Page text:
If you were not thrilled about setting the clock ahead by an hour once again over the weekend, you have lots of company.
The freesheet Metro reports that as of Sunday afternoon a citizens' initiative to abolish daylight savings time had gained over 33,000 signatures, up by around 10,000 in just a week.
There are still two weeks left for the initiative to get the 50,000 signatures required for it to go to Parliament.
The current system of daylight savings time is based on a 2002 EU directive. Because of that, Finland cannot not unilaterally abolish it, but backers of the initiative are calling on national authorities to pressure Brussels on the issue. Last year, a group of Finnish members of the European Parliament did, in fact, propose an end to daylight savings time to the EU Commission.
At least one government partner, the Finns Party, has announced its support for abolishing the twice-annual reset of clocks.
Tough on gun permits
If you are keen on hunting, then the Turku region is probably not the best choice of residence.
Turun Sanomat reports today that the vast majority, up to 80%, of the complaints about rejected gun permit applications registered by the Finnish Hunters' Association come from the southwest of the country.
Many applicants have complained about what they say is arbitrary decision making by police in Turku. It's claimed that police authorities there impose a stricter interpretation of gun laws than anywhere else in the country.
Tero Simenius of the Finnish Hunters' Association told the paper that his organization registers almost no complaints about police permit processing from other parts of Finland.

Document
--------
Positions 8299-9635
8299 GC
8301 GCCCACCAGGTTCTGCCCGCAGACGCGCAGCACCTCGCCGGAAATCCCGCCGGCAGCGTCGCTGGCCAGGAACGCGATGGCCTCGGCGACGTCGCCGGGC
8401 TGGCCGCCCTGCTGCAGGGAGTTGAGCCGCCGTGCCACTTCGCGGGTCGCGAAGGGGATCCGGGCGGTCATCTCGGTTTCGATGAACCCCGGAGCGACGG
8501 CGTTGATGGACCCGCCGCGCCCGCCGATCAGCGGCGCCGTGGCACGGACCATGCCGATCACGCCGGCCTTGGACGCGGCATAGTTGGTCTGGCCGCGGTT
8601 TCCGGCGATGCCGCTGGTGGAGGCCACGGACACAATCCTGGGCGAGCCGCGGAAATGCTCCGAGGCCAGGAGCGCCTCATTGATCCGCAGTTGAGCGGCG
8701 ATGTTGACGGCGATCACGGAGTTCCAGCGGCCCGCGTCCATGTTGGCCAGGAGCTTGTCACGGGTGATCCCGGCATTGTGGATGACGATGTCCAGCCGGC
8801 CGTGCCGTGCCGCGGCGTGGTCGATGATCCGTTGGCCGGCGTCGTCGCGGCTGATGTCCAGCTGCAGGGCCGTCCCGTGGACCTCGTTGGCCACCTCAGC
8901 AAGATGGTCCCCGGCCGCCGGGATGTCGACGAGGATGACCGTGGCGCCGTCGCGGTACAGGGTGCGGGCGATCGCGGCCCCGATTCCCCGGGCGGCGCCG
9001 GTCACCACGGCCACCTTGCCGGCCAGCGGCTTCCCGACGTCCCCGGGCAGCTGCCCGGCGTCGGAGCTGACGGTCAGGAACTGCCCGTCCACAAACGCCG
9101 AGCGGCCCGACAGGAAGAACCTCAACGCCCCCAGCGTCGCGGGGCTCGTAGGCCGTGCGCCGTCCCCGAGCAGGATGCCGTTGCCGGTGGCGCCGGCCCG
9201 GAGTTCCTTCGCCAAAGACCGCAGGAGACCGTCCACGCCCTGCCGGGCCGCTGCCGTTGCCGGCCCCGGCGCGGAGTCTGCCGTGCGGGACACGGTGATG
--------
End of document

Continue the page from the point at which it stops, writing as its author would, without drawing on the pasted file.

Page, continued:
Chief Inspector Tarja Ranta of the National Police Board defended the tough line in the Turku region, indicating to Turun Sanomat that the problem is that police in other areas are overly liberal in issuing gun permits.
Varsinais-Suomi regional police say that the intention has not been to build a reputation as the toughest gun control department in the land.
"We believe we are enforcing the law. In our view, our approach to gun permits is a big part of Finland's security," says the unit's Chief Inspector Stefan Sundqvist.
Late edition papers, such as the newsstand tabloids Ilta-Sanomat and Iltalehti, featured reports on a major fire at a commercial facility owned by Lassila&Tikanoja in Vantaa, close to the Jumbo shopping mall.
The blaze broke out soon after midnight, but was brought under control during the morning hours. There are no reported injuries, but clouds of smoke from the fire caused problems with visibility on nearby highways and led to the re-routing of some public transport buses.
About that weather
The Tampere-based Aamulehti reports that blustery winds felled trees and cut power to thousands of households overnight, especially in the southeast of the country, but also in southern and central regions. By Aamulehti's count, at one point Sunday evening, up to 16,000 households were without electricity.
Rail traffic between Kouvola and Mikkeli was also suspended last night because of damage caused by high winds.
While windy, Sunday was also the warmest day of the year so far in many areas, according to Ilta-Sanomat.
The day's high was recorded in Mariehamn, in the Åland Islands, where the thermometer crept up to 15.9C.
The capital region was also unusually warm for the time of year, with a high of 12C at Kaisaniemi in the centre of Helsinki.
It was good while it lasted. Foreca Meteorologist Olga Kukkonen told the paper that Monday will continue relatively warm, but a chill is forecast to set in again nationwide.